A key role for transketolase-like 1 in tumor metabolic reprogramming
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Santiago Diaz-Moralli1,2, Esther Aguilar1,2, Silvia Marin1,2, Johannes F. Coy3,4, Mieke Dewerchin5,6, Maciek R. Antoniewicz7, Oscar Meca-Cortés8, Leen Notebaert5,6, Bart Ghesquière5,6, Guy Eelen5,6, Timothy M. Thomson8, Peter Carmeliet5,6, Marta Cascante1,2
1Department of Biochemistry and Molecular Biomedicine, Faculty of Biology, Universitat de Barcelona, Barcelona, Spain
2Institute of Biomedicine of Universitat de Barcelona (IBUB) and CSIC-Associated Unit, Barcelona, Spain
3Tavargenix GmbH, Frankfurt am Main, Germany
4Zyagnum AG, Frankfurt am Main, Germany
5Laboratory of Angiogenesis and Vascular Metabolism, Department of Oncology, University of Leuven, Leuven, Belgium
6Laboratory of Angiogenesis and Vascular Metabolism, Vesalius Research Center, Leuven, Belgium
7Department of Chemical and Biomolecular Engineering, Metabolic Engineering and Systems Biology Laboratory, University of Delaware, Newark, DE, USA
8Department of Cell Biology, Institute for Molecular Biology of Barcelona, National Research Council (IBMB-CSIC), Barcelona, Spain
Marta Cascante, email: firstname.lastname@example.org
Peter Carmeliet, email: email@example.com
Keywords: tumor metabolism, metabolic reprogramming, transketolase-like 1, lipid metabolism, pentose phosphate pathway
Received: March 15, 2016 Accepted: June 13, 2016 Published: July 06, 2016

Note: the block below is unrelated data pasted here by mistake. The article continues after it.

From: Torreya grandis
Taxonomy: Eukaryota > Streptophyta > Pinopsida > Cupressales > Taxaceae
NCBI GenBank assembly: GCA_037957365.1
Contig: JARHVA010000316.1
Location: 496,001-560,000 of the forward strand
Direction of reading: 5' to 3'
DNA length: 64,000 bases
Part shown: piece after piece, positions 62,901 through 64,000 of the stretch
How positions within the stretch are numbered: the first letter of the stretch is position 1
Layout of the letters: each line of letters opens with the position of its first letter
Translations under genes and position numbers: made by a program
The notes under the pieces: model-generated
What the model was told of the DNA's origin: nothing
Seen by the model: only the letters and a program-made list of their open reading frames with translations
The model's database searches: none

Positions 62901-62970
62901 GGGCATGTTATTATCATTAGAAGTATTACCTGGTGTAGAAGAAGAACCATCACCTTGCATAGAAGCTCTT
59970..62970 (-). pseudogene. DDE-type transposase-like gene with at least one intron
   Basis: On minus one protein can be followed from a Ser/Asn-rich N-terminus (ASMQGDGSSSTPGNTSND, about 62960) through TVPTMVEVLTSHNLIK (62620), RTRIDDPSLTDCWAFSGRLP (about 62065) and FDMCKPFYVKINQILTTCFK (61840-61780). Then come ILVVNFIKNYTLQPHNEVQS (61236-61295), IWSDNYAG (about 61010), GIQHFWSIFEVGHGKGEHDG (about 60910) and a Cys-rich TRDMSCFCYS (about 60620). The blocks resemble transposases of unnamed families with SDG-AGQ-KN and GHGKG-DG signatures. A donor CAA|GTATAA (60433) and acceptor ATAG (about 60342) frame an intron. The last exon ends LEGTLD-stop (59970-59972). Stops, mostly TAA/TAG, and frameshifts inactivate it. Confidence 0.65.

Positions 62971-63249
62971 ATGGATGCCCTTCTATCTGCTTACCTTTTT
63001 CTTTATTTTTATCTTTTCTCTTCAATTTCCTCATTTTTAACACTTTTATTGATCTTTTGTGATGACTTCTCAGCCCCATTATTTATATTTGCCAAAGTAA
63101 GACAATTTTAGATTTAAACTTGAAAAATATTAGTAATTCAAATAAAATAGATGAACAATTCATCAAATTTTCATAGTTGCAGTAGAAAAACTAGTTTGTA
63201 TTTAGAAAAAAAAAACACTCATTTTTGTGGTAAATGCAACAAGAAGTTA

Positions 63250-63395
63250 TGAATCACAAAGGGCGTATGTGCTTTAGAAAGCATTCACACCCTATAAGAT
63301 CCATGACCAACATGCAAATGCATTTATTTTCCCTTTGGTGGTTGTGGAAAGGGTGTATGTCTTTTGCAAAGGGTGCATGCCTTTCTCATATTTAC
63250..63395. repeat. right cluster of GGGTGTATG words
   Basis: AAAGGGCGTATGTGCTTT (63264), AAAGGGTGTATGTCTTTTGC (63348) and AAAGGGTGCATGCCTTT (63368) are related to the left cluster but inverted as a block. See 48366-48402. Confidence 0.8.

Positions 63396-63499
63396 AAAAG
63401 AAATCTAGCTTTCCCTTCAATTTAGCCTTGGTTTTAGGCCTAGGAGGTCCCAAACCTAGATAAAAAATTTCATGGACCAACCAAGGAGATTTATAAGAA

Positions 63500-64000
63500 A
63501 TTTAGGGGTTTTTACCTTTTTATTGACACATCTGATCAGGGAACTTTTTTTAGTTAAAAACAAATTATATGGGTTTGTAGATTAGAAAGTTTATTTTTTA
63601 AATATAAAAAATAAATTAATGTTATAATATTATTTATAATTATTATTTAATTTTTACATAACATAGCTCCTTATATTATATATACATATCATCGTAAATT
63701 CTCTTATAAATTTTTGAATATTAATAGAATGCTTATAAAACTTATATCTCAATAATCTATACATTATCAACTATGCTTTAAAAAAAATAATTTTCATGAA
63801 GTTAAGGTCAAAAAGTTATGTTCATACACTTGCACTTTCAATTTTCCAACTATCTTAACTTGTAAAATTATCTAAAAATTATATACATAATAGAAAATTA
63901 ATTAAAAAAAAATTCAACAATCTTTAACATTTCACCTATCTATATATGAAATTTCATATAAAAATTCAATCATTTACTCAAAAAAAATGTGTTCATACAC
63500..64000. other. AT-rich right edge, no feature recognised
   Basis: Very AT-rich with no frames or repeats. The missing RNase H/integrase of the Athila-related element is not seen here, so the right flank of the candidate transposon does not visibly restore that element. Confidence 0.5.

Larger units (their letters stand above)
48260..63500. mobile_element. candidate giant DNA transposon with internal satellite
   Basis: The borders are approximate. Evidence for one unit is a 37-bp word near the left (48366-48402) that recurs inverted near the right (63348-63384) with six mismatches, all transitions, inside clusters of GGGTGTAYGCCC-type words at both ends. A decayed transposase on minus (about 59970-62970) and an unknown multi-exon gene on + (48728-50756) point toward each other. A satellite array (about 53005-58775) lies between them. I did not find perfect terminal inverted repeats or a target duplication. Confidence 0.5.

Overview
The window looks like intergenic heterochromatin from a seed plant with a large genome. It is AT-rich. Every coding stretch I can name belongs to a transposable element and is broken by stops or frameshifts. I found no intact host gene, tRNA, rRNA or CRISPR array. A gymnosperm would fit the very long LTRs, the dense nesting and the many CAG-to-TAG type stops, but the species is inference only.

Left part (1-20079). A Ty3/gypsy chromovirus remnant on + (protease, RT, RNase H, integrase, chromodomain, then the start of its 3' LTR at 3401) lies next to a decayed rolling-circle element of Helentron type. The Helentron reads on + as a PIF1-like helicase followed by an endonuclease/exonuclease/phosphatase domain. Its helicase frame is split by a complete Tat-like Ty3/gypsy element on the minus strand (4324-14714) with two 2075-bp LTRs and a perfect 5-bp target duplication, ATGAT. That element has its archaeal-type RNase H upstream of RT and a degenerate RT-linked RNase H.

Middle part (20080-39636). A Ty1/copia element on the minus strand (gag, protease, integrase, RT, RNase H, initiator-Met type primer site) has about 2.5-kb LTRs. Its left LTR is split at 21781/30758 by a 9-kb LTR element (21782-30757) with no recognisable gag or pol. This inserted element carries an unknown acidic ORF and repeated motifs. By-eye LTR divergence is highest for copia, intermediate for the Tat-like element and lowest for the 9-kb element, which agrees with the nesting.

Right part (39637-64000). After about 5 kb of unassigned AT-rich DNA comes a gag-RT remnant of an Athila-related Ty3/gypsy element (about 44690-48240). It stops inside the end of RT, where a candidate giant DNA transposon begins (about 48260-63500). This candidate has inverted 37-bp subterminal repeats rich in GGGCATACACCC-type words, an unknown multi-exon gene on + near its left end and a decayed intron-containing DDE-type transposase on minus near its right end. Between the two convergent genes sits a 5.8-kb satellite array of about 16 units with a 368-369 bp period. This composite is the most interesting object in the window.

Metabolic reprogramming, a crucial cancer hallmark, shifts metabolic pathways such as glycolysis, tricarboxylic acid cycle or lipogenesis, to enable the growth characteristics of cancer cells. Here, we provide evidence that transketolase-like 1 (TKTL1) orchestrates aerobic glycolysis, fatty acid and nucleic acid synthesis, glutamine metabolism, protection against oxidative stress and cell proliferation. Furthermore, silencing of TKTL1 reduced the levels of sphingolipids such as lactosylceramide (a sphingolipid regulating cell survival, proliferation and angiogenesis) and phosphatidylinositol (which activates PI3K/Akt/mTOR signaling). Thus, in addition to its well-known roles in glucose and amino acid metabolism, TKTL1 also regulates lipid metabolism. In conclusion, our study provides unprecedented evidence that TKTL1 plays central roles in major metabolic processes subject to reprogramming in cancer cells and thus identifies TKTL1 as a promising target for new anti-cancer therapies.
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